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What might school principals want in 2014?

2013 is behind us and a new school year awaits. I’m not sure what school principals got in their Christmas stockings,  but I’m sure most had quite a wish list. I don’t know if these were on it, but here’s my list of eleven areas of interest in Victorian education this year:

1. Alternative settings. The previous state government commissioned a report from KPMG which was delivered not long before the 2010 election and never really saw the light of day as policy.  It was an attempt to document the many different types of alternative settings and programs established by individual schools and clusters, which appear to have grown in parallel with the push to re-engage young people outside education and those struggling to cope inside traditional school structures.

There’s a need to get some consistency in place regarding standards and funding and to document the outcomes from some of these programs. They are expensive to run, mainly due to the staffing ratios needed to cater for the high needs of the students involved. While the application of Gonski type funding might make it more attractive in time for other operators to venture into provision, at the moment the work falls predominantly to the government sector. The government should put a policy and funding framework in place.

2.  On the subject of Gonski, 2014 is the year when schools will expect to see some flow of additional funding into their budgets. Late in 2013 the government released additional funds for low SES schools and a token amount for others. Schools have been told work is underway on a new budget model for 2015 and whatever this looks like, if it doesn’t deliver extra dollars into schools there will be some heat generated.  Government school budgets are delivered in late September and a canny government might be able to get some electoral mileage out of a funding kick for all schools leading into the November state election.

The small set of senior secondary schools in the state will be looking particularly closely to this issue. We already have less to spend than other schools on our Year 11 and 12 programs and the government now has an opportunity to do something about it without taking funding away from others.

3. Expect education to be the usual topic of interest in the state election campaign. Labor would see education as traditionally being their territory and there have certainly been some trying issues during this term of government, including the long running dispute over teacher pay. But the government can fairly lay claim to having done a good deal of foundation level work for further reform of state education, despite the instability generated by new structures and personnel in central office positions. They’ve done a good job of shielding schools from most of the budget cuts felt elsewhere in the bureaucracy.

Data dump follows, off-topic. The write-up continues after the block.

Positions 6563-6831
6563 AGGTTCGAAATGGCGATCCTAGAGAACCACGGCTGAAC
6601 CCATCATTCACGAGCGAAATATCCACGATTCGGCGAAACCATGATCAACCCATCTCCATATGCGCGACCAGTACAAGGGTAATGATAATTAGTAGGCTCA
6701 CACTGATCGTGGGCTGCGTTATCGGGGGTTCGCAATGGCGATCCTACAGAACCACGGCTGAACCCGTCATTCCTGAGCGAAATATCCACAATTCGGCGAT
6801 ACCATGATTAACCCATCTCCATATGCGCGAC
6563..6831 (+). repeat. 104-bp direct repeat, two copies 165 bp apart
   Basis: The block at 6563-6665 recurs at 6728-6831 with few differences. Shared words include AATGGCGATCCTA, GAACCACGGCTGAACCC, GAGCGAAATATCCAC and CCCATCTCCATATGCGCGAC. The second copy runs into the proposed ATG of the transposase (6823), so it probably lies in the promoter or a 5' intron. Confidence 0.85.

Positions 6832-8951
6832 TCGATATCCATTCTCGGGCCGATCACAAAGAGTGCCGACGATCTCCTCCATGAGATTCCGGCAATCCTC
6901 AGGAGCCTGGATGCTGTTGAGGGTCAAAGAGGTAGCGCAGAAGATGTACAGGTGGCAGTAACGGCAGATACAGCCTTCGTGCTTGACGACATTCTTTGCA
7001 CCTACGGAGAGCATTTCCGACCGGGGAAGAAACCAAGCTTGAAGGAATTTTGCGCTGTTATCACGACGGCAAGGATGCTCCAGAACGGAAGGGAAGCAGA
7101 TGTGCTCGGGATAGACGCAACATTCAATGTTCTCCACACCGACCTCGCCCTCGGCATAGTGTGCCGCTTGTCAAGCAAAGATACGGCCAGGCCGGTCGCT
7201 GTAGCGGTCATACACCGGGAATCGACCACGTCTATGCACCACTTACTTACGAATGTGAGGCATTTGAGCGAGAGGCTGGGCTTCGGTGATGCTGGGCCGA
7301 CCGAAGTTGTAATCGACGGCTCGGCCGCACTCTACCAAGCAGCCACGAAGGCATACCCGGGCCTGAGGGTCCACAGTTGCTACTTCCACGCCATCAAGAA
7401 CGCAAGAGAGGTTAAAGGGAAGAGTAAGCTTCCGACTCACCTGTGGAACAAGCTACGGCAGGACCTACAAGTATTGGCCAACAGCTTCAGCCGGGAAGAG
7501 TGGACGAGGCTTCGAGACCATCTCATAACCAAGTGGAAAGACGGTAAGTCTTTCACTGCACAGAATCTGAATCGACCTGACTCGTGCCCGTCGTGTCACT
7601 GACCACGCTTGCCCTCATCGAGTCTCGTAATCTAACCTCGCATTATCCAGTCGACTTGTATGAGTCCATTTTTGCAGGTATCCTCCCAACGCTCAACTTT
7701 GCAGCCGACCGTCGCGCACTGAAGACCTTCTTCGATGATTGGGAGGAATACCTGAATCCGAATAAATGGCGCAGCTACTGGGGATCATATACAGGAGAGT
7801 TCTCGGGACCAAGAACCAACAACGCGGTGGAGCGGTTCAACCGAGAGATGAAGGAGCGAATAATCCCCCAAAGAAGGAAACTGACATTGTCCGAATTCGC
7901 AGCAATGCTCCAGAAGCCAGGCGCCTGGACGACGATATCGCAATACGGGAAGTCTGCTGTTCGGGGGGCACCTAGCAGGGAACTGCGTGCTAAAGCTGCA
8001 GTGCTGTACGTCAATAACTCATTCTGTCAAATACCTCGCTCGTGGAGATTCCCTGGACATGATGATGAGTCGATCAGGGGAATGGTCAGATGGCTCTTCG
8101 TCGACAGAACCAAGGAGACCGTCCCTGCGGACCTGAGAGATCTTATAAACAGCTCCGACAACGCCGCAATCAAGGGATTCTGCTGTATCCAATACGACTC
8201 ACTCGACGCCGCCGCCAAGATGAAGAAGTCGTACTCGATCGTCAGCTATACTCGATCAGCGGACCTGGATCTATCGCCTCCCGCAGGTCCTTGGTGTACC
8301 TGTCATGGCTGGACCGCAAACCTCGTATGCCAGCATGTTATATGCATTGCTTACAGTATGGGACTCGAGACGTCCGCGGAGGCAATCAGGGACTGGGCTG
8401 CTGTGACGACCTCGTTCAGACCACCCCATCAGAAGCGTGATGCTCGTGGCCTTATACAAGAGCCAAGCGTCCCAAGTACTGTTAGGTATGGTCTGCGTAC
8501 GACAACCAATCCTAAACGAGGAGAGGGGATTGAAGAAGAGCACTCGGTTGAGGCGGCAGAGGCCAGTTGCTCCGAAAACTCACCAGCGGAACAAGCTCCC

High among the government’s achievements is the agreement over Gonski funding and there appears to be a strong commitment to ensuring the full 6-year deal is honoured by Canberra.

4. Schools will expect to see the infrastructure tap turned back on, at least to some extent, in an election year. Claims of underspending in the last four years need to be weighed against the fact that commonwealth investment through the BER added significantly to building stocks, particularly in primary schools.

The urgent needs are for new schools in growth areas (rather than ceding this territory to the non government sector), maintenance and secondary schools.

5. Governance. An extensive review of school governance has been carried out and schools are waiting with interest to see what the future might hold. There have been signs the government is interested in giving more authority to school councils but there’s no real appetite for this in schools or in councils themselves. The government will need to make a strong case, and provide some incentives, for schools to take this up. This is a potential point of difference in the election campaign.

6. Choice. What can I say? Apart from regional and rural areas where it is not attractive for the non government sector to operate, parents have always had choice about where they send their children to school. But this choice has been limited by cost. At its heart, the choice agenda is really about reducing this barrier.  A small issue might be the fact that non government school fees have risen at a rate well above inflation despite significant increases in federal and state funding over the last decade. But that’s a story for another time.